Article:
Arthur Spielman

By in Holocaust, Leadership

 Meeting Arthur Spielman was an honor. It was so special to be able to have be able to talk and get to know Arthur on a personal level. Spending time with him alone, I realized he was more than just a holocaust survivor, a naive misconception I had before meeting him. Mr. Spielman’s warm heart was what impressed me the most about him. From our first “hellos”, he was so kind, gentle, and caring. He showed a honest interest in my life and seemed so happy. Anytime we shared a conversation, the twinkle in his eye kept an ongoing infectious smile on face, an effect only a few important people have have made on my life. It was a pleasure getting to know him.

Teaching young people about the Holocaust was one of the most rewarding experiences of my life. It felt incredible being able to engage students on a topic as important as the Holocaust. The most rewarding aspect of the experience was seeing how interested and inattentive the student were regarding the topic of the Holocaust. Nothing is as rewarding as seeing how interested the students were and the questions they asked. It was truly inspiring to the see how mature the students became when learning about the subject. I found it compelling the way students were able to respond to the persecutions some groups of people during the Holocaust faced, and were able to compare those to the own persecutions they have experience or have seen for themselves being done to others. The students really enjoyed learning about the Holocaust and reflecting on their own lives and the choices they have made. For myself, it was a great experience as a inspiring teacher to teach the students such a heavy topic and it was so special that they enjoyed learning about the Holocaust as much as they did.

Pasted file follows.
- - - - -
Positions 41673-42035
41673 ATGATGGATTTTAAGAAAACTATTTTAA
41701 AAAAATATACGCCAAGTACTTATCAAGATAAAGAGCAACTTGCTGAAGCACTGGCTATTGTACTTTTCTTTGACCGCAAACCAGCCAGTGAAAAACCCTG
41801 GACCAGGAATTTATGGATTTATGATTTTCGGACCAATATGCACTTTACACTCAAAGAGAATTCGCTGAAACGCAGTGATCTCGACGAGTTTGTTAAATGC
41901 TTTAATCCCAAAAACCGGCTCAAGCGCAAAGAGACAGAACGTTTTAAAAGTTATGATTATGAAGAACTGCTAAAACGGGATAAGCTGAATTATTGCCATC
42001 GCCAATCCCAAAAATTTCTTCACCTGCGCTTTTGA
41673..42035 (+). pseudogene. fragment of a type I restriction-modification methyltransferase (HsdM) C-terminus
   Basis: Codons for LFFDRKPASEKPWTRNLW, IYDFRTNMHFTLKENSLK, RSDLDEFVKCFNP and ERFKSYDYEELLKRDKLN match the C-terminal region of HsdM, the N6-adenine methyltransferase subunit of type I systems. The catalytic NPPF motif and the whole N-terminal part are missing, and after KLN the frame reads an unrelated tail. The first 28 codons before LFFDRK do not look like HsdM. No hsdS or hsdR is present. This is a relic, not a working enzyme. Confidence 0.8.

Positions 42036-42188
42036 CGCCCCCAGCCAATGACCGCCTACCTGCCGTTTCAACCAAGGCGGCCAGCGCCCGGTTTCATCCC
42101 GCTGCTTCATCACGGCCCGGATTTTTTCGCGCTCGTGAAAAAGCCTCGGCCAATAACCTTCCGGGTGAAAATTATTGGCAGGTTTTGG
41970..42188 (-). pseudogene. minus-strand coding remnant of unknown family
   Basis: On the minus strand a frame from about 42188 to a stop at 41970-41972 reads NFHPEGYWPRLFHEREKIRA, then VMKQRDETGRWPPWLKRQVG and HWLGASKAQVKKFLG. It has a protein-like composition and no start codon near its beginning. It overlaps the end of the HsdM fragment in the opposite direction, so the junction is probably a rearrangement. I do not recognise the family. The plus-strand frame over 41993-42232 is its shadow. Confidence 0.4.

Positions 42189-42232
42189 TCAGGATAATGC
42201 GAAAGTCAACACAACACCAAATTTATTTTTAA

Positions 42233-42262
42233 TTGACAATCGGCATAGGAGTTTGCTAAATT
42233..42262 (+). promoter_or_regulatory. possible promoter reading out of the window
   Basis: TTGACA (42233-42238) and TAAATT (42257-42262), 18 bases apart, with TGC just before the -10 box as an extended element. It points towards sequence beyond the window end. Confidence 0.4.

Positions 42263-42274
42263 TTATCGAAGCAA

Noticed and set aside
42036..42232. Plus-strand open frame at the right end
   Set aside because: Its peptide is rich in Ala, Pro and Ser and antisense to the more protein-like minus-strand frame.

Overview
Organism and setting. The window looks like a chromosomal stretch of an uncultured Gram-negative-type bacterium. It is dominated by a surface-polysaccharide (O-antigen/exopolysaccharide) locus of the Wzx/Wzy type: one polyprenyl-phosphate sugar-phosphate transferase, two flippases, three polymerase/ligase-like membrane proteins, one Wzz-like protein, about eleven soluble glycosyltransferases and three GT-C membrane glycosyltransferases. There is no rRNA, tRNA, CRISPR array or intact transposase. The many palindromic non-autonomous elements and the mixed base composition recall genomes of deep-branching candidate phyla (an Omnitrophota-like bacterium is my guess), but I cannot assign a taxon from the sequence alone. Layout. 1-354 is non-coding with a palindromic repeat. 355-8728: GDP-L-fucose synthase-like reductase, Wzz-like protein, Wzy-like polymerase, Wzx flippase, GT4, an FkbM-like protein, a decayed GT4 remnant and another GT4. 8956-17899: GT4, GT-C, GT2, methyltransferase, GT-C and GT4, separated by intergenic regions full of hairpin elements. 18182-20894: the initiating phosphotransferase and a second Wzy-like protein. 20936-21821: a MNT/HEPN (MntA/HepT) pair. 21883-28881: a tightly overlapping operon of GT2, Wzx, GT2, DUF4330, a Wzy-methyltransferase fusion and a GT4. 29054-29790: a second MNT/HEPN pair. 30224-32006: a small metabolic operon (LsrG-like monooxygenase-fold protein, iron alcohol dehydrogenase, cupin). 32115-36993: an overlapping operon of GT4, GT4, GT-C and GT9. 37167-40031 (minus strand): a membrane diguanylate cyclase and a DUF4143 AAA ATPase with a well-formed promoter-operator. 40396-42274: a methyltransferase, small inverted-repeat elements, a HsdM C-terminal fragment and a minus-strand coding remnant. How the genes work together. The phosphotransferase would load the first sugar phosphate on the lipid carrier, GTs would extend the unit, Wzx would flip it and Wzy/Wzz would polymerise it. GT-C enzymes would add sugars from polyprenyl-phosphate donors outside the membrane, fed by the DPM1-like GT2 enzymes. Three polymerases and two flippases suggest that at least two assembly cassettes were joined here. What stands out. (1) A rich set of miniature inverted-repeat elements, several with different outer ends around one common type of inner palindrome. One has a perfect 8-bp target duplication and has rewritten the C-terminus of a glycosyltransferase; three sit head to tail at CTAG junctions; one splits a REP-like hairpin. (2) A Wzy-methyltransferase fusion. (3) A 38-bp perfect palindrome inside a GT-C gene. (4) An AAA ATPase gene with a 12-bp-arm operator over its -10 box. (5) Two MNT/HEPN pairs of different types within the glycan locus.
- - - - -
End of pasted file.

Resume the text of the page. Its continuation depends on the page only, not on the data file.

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I hope the students will remember the importance of the Holocaust and why it is important to remember the Holocaust. Even if they don’t remember the dates or all of the specific events that happened, I hope they can reflect on the events of the Holocaust and how they make them feel. Hopefully, they remember the survivor they met and how they felt being able to meet him. I think they realize what a special experience it was for them to meet a survivor and that it is not something that many students have the pleasure of doing. It would be great if they could remember the last thing Arthur Spielman said in response to a student asking if he ever forgave Arthur for the things the Nazi’s did to him, “It is not my place to forgive them.” I hope the students remember Arthur his stories, but mostly, the hope and positivity Arthur has carried with him through life. That through it all, he preserved and is the generous man, who seems at peace and has learned so much from the events following the Holocaust, that he is today.

It is important to remember the Holocaust because as individuals we learn from history. Although genocides like the Holocaust have occurred, people have learned some things from the Holocaust. Whether it be about hatred, or survival, even about being a bystander to the situation, people who have learned about the Holocaust have heard about these themes and hopefully, have reflected on the events of the Holocaust. Future generations who learn of these events, are the same people who will be able to stop horrific moments in history like this from repeating themselves. The story of the Holocaust also teaches basic themes such as love, being a citizen/bystander and what anyone, even those who are not being targeted, can do in moments like this.

This program is valuable for Wagner College to have because Staten Island has a significant population of Jewish people. Especially with the diverse groups of people on the Island, I think it is important to understand and be open to different ethnicities, races, and religions. Although the Holocaust was a terrible genocide and is an event that should have never been repeated in history, there are similar situations that have occurred. Having this center at Wagner will give students the opportunity to better understand the events and connect to the feelings of those who were alive at the time, so hopefully, a travesty like this will not occur again. This was such a wonderful opportunity for myself, especially growing up in the midwest where the jewish population is very small, because I was able to learn about another religion and connect with the jewish community.


With thanks to:

Artie Driscoll, Social Studies Teacher, Lisa Pollari, Asst. Principal and Tim Gannon, Principal of Port Richmond High School, and to the Chai Society, Wagner College.